This article addresses a subject that I deal with on a daily basis – the rising cost of providing quality equine veterinary care.  It is a topic many horse owners and veterinarians find uncomfortable, and is too rarely addressed.

These days, most services provided by modern and well-equipped equine veterinarians (from routine care to an unanticipated crisis) are costly.  How can you, the horse owner, obtain the very best veterinary care for your horse without being financially overwhelmed?

The answer lies first and foremost in educating yourself and in maintaining good communication with your equine veterinarian.  As discussed below, these points go hand in hand.


The overhead costs associated with running a full service equine veterinary facility are higher than for small animal practices and rise each year.

To keep businesses running and be compensated fairly, equine veterinarians must pass these costs onto clients.  Let’s start with the basics: Veterinary charges for horses are much higher than those for small animals simply because of their size.  The same amount of medicine necessary for effective treatment of a small animal must be multiplied on a scale of 10 to more than 100 times for an effective dosage in a horse.

Likewise, the facilities needed must be much larger and specialized to handle horses.  Equine veterinarians that offer full-service care must invest in real estate large enough to host a hospital and associated structures, including stalls, round pens, turnouts, and more. For mobile vets, the cost of being on the road is high, mostly in terms of travel time.

As for any small business, the basic operating cost of doing business (overhead) is high for veterinary practice and continues to increase.  Equine veterinary practice has especially high overhead. Relatively large inventory, higher rates of liability insurance, utility expenses for complex and large facilities, fuel and maintenance costs for mobile units, specialized staffing, and all other costs are high and continue to increase.

Unlike small animal practice (in which many regions have 24-hours emergency centers), most equine vets handle their own after-hours emergencies. Vets and support staff must be compensated for their extraordinary accessibility and availability.

Dedicated, highly trained equine professionals are hard to find and demand higher wages for their higher level of equine training, and commitment to after-hours emergency care.

As is the case in human healthcare, the trend toward increasing specialization in equine veterinary care results in increased cost. Equine dentistry, surgery, anesthesia, imaging, and treatments have all reached new levels of sophistication in private practice, and new levels of cost.  Highly sophisticated and costly MRI, nuclear medicine, and other specialized are increasingly becoming the standard in private practice.  While all of these advances mean more options for horse care, they also account for greatly increased cost.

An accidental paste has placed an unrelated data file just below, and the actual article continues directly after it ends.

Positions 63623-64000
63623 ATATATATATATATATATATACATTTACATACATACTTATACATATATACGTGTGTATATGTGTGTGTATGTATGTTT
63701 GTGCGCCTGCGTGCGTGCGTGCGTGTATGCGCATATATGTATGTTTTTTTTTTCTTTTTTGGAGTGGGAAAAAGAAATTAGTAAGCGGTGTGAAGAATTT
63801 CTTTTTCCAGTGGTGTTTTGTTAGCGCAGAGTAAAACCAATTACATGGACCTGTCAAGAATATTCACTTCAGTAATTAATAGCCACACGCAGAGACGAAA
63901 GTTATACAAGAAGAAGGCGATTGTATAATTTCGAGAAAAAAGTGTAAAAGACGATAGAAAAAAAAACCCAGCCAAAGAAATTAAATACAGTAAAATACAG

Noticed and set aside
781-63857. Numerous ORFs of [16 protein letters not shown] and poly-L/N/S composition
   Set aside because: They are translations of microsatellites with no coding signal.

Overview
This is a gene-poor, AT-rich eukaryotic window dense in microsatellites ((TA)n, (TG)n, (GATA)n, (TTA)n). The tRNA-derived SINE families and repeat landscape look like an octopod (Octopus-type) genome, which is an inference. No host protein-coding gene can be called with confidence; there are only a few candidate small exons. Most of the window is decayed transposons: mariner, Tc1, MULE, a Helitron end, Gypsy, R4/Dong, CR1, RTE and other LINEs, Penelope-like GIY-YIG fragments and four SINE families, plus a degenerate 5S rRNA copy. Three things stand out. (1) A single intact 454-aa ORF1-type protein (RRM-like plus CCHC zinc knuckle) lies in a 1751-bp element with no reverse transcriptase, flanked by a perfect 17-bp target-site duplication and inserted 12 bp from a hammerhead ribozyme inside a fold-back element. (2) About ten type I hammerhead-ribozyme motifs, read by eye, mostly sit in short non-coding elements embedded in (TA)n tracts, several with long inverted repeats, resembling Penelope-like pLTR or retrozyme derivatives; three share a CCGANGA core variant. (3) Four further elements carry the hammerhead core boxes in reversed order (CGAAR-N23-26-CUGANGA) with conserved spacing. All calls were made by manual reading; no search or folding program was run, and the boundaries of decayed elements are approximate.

This trend toward specialized and expensive services in private practice is driven to a great extent by better-informed horse owners that demand the best health care for their horses. However, as in human healthcare, there is a Catch-22: Someone has to pay for this higher level of care.

Drugs purchased through your equine veterinarian are typically more expensive than those purchased through veterinary supply catalogs.  This difference relates to the costs of inventory, labor, administrative costs and quality control, which are relatively much higher than for a large supply company.  A responsible equine veterinarian is constantly trying to maintain a delicate balance by anticipating his or her client’s needs, keeping certain drugs available for immediate dispensation, yet trying to keeping the overhead cost for unused inventory at a manageable level.

Several real advantages in buying products from your veterinarian are convenience and 24-hour support and consultation.  Likewise, emergency services provided by equine veterinarians reflect the fact that being available 24/7/365 requires major lifestyle compromises that require appropriate compensation.


Given these high and rising costs, what can you do to control the cost of keeping your horse healthy and performing at a high level?

1. EDUCATE YOURSELF.  The single greatest reason why clients spend excessively on their horse is lack of knowledge and preparation.  Your equine veterinarian can help you choose the right products and services and can direct you toward reliable educational resources.  In a complex world of expensive “miracle” supplements and bogus claims, your veterinarian can guide you in basic care, preventative medicine, and the healthcare that your horse really requires.  Many expensive equine products actually have no benefit and some may even be harmful. Vendors can make any claims they want about their products. There is almost no regulation and many promote their products shamelessly and misleadingly.  View these products with a critical eye and when in doubt, ask your vet for advice.

2. PROVIDE GOOD BASIC CARE.  Invest in the basics, including a clean and safe environment, proper fencing, shelter, turnouts, quality hay and grain, water, and hoof care.  I can’t tell you how often complicated and expensive health care issues arise simply because good basic care has not been provided.